Monday, July 14, 2014

The WTO stands up for the U.S. consumer! But, alas, not on purpose... And talk about the pot calling the kettle black!

The World Trade Organization (WTO) rules in favor of the U.S. consumer by finding
that the United States had violated global trade rules by imposing import duties on a range of Chinese steel products and solar panels that Washington asserted had government subsidies.

Washington---spurred on by special interests seeking to make their international competitors' wares (steel products and solar panels) more expensive for the U.S. consumer---is receiving some pushback from the WTO.

Unfortunately, it's not about the fact that import duties are precisely what I just described---politicians protecting their supporters at the consumer's expense---it's about the validity of Washington's allegations regarding the Chinese government's buying down of prices.

As a U.S. consumer I say thank you China. That's very generous of you!

If, however, I were a Chinese citizen, I'd be screaming bloody murder. Like I do when the U.S. government subsidizes U.S. businesses (plays favorites and screws with the market process)---as it does (by the $tens of  billions annually)---with yours and my tax dollars.

From the executive summary of Cato's July 2012 paper Corporate Welfare in the Federal Budget:
Policymakers claim that business subsidies are needed to fix alleged market failures or to help American companies better compete in the global economy. However, corporate welfare often subsidizes failing and mismanaged businesses and induces firms to spend more time on lobbying rather than on making better products. Instead of correcting market failures, federal subsidies misallocate resources and introduce government failures into the marketplace.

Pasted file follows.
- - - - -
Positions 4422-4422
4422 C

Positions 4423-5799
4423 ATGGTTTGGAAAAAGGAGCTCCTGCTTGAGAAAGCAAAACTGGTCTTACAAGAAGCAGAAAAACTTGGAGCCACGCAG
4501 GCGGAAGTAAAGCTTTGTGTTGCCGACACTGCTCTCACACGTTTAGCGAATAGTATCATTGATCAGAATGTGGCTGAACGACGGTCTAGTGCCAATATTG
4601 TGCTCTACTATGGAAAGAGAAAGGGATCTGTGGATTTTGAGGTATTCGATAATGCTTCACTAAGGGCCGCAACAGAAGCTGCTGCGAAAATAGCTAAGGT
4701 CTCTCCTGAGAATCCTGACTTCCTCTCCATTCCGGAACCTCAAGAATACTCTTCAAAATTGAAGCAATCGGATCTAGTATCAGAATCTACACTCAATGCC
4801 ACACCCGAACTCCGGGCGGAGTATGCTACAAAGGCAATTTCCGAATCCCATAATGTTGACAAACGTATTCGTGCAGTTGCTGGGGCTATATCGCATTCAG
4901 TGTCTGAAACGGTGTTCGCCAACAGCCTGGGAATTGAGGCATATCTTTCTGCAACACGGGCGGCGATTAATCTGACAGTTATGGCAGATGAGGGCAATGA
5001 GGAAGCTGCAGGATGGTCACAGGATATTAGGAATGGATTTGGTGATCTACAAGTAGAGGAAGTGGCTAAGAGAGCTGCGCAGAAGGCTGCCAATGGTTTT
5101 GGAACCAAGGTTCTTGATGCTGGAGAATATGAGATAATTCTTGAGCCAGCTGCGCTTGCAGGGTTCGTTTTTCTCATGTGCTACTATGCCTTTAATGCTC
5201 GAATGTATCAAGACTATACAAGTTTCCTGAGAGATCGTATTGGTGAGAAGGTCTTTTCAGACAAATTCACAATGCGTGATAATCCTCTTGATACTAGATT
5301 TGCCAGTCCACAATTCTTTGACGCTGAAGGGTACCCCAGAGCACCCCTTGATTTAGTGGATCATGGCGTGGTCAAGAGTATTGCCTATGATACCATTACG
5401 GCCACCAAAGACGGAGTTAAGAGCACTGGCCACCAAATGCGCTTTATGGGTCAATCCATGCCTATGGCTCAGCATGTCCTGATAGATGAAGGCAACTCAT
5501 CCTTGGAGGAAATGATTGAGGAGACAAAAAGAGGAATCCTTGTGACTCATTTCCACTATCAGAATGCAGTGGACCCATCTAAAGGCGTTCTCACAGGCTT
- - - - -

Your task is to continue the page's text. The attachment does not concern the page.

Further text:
While corporate welfare may be popular with policymakers who want to aid home-state businesses, it undermines the broader economy and transfers wealth from average taxpaying households to favored firms. Corporate welfare also creates strong ties between politicians and business leaders, and these ties are often the source of corruption scandals in Washington. Americans are sick and tired of “crony capitalism,” and the way to solve the problem is to eliminate business subsidy programs.

Corporate welfare doesn’t aid economic growth and it is an affront to America’s constitutional principles of limited government and equality under the law.

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